Home > Orientation > What Do I Need to Know About Online Learning?
The Extended Learning Institute (ELI) at Northern Virginia Community College provides students with the opportunity to take the same courses offered on campus in an online learning format. ELI courses may be completed at home, while stationed abroad, or on the road, if traveling.
Students who are unable to commit to a specific classroom schedule because of work, travel, or other extenuating circumstances may find online learning convenient for them. Online learning courses have course material such as textbooks or online resources, assignments, exams, and interaction with faculty and/or other students. Students have the flexibility of selecting between 6, 8, 12, and 16 week sessions.
Most classes have no class meetings, but students go to campus to take exams in the campus testing centers. If you are out of the area, you may arrange to have an exam proctored. Communication with the instructor and classmates is usually electronic via email or online discussion forums. Some courses also use Blackboard Collaborate, a real-time two-way audio and application sharing software.
Although online learning and on-campus courses cover the same content, the format is different. With online learning, you see the entire course from the beginning. For most courses, within the enrollment period there are flexible due dates, and testing occurs at your convenience within certain guidelines. Some courses may also be accelerated with the instructor’s permission.
Technology provides content and interaction. ELI courses use Blackboard as the course management system to communicate and facilitate class discussions. Students are required to use their VCCS student email account to communicate with the instructor.
Online learning courses usually require at least as much time as you would spend taking a campus-based course. You should plan to study at least 2-3 hours a week for each credit. In other words, for each three-credit course, you would study 6-9 hours per week. When you compare this time with what you spend in class and studying outside of class, it is about the same.
Here is a chart that illustrates the general amount of time per week you should expect to study per credit hour based on the course length. For example, if you enroll in an 8-week, 3-credit class, you can expect to spend 12-18 hours per week studying for this class. In general, the shorter the class length (6-, 8-, 12-, or 16-week), the more hours of study time you can expect to spend per week per credit.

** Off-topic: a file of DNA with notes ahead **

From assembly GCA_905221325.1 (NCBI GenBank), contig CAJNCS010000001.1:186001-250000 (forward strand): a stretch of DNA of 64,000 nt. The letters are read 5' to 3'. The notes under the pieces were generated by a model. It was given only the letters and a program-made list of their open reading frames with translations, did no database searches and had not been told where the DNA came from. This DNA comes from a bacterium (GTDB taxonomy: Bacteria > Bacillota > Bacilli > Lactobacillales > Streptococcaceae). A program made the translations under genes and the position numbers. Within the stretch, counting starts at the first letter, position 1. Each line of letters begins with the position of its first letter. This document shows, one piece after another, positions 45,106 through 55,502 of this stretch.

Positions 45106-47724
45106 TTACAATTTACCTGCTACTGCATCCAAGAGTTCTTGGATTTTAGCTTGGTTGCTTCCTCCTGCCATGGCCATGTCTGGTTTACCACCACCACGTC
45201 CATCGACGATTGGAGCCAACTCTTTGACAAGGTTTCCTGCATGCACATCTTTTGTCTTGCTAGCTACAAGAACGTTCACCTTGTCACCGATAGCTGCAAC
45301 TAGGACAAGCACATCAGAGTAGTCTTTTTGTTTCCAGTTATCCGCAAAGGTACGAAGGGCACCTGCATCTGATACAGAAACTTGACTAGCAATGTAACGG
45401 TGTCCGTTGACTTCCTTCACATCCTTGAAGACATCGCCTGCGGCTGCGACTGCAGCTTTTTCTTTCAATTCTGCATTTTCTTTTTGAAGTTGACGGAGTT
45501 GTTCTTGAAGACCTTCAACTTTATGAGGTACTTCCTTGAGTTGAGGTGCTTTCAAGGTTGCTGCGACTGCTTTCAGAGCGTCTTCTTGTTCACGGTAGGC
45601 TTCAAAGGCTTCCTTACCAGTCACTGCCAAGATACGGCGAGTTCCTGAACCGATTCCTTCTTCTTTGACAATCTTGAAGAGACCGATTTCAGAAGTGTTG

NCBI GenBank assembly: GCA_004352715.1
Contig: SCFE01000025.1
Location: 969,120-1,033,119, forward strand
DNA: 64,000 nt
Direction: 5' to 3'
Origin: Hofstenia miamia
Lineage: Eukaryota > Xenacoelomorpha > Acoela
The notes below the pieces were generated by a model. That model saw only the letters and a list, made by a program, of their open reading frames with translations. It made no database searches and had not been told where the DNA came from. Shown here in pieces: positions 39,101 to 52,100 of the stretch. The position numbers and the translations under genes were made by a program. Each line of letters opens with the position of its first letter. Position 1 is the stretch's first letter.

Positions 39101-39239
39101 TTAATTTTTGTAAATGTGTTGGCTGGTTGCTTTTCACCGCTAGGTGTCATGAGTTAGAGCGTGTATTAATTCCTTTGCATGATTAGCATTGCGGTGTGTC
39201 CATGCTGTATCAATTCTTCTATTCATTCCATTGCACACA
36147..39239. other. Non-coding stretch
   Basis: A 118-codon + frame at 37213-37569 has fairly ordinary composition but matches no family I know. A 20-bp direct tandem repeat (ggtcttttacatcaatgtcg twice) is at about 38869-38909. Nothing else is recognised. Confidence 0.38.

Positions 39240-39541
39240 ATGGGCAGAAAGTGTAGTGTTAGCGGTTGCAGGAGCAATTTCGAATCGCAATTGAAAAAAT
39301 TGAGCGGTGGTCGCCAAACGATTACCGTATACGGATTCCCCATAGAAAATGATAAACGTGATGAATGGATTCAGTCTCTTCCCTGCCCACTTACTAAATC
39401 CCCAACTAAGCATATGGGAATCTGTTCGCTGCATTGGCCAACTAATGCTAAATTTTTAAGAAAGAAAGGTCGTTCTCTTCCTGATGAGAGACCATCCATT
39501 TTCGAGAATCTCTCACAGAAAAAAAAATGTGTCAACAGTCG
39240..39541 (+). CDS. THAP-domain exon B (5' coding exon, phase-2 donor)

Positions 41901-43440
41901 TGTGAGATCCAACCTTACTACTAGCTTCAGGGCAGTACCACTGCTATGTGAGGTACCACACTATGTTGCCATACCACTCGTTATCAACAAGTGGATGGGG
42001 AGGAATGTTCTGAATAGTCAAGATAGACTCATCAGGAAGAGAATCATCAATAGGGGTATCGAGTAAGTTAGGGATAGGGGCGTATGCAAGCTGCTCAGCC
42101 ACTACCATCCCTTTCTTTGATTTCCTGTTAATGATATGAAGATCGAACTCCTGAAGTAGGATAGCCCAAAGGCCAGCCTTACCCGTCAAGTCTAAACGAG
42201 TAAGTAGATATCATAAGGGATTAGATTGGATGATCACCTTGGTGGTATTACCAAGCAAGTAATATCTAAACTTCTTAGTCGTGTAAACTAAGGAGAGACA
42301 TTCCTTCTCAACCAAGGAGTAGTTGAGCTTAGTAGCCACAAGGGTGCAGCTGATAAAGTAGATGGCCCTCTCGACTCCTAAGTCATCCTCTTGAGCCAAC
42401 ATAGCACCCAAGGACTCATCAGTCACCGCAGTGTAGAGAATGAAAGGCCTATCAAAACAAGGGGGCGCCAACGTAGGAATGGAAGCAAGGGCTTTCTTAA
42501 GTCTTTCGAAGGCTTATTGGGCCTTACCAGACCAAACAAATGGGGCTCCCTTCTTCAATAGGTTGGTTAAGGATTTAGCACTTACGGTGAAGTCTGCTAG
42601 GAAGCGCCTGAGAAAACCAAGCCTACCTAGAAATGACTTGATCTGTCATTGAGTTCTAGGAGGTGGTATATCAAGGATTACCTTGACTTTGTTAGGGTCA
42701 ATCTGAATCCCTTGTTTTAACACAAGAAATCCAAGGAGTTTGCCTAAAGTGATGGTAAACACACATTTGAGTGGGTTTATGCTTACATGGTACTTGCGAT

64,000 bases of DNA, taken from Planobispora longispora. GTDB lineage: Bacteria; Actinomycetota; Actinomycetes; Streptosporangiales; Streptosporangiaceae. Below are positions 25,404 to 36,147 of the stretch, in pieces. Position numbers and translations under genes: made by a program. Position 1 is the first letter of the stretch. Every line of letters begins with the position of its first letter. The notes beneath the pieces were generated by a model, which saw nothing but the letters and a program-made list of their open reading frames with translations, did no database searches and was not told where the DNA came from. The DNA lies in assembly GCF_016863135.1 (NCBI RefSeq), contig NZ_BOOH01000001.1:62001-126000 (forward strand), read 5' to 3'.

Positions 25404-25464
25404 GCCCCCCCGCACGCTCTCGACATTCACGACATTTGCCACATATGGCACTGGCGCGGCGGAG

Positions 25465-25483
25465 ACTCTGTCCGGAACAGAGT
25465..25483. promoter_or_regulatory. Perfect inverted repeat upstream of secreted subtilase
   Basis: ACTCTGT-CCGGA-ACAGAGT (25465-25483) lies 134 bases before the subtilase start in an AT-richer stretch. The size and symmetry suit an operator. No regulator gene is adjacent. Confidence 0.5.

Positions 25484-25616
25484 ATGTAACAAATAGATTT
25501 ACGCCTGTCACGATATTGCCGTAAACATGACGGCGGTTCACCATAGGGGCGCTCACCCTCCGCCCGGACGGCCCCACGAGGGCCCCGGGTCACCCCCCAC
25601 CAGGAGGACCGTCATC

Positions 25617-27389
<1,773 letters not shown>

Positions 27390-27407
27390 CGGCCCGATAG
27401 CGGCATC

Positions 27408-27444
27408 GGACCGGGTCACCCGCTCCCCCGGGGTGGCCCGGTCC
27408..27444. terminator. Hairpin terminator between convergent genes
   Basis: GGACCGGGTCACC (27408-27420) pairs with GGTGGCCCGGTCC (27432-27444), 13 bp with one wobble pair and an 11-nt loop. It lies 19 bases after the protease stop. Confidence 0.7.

You, the student, must take an active approach to your learning. The instructor has structured the course for you and will give you feedback, but you are responsible for learning the material. Not only will you read the material and complete assignments, but you will also interpret important issues and ask questions when you need clarification. You are also responsible for keeping motivated and engaged with the course content. "You get out what you put in."
Faculty members serve as mentors, guides, or facilitators for your learning. They will encourage further thought in particular areas, initiate discussion topics, grade assignments, provide feedback on assignments, and answer any questions you have concerning the course content.
You must take the initiative to learn the course content. Planning a specific study schedule and sticking to it is imperative. Keeping track of enrollment time and completing assignments within that time frame is a major stumbling block for some online learning students.
Many students, already committed to work, family, and other activities, think that online learning is the answer to their lack of time. Conversely, if you have difficulty scheduling your time to accomplish all you need to do, adding online learning, which does not require a specific time and place, can be overwhelming.
If you enjoy or need face-to-face contact with your instructor and other students, online learning may not satisfy that need. There is electronic contact with faculty and other students in most courses, but face-to-face contact is rare.
Besides completing this orientation module, there are several ways that you can find out whether online learning is for you.
Take this post-test to see how much you know about online learning
1. Online learning courses:
are easier than on-campus courses
require less time than on-campus courses
cover the same content as on-campus courses
2. How are online learning courses different from on-campus courses?
the format is different
the content is different
the enrollment length is different
3. Why does online learning use technology?
to make a course more interesting
to provide content and interaction
to make it more confusing
4. How much study time is recommended for each 3-credit online-learning
2-3 hours per week
4-5 hours per week
6-9 hours per week
student role in online learning:
is less important than in on-campus classes
requires taking the initiative for learning
expects other students to lead discussions
instructor in a online learning course:
serves as a lecturer
serves as a facilitator
there is no instructor
can you decide if you are a good candidate for online learning?
take the SmarterMeasure Assessment
talk to the ELI counselor
preview some of the courses on the ELI web site
all of the above
Be sure to review the Important Dates for this semester to prevent automatic withdrawal from your class.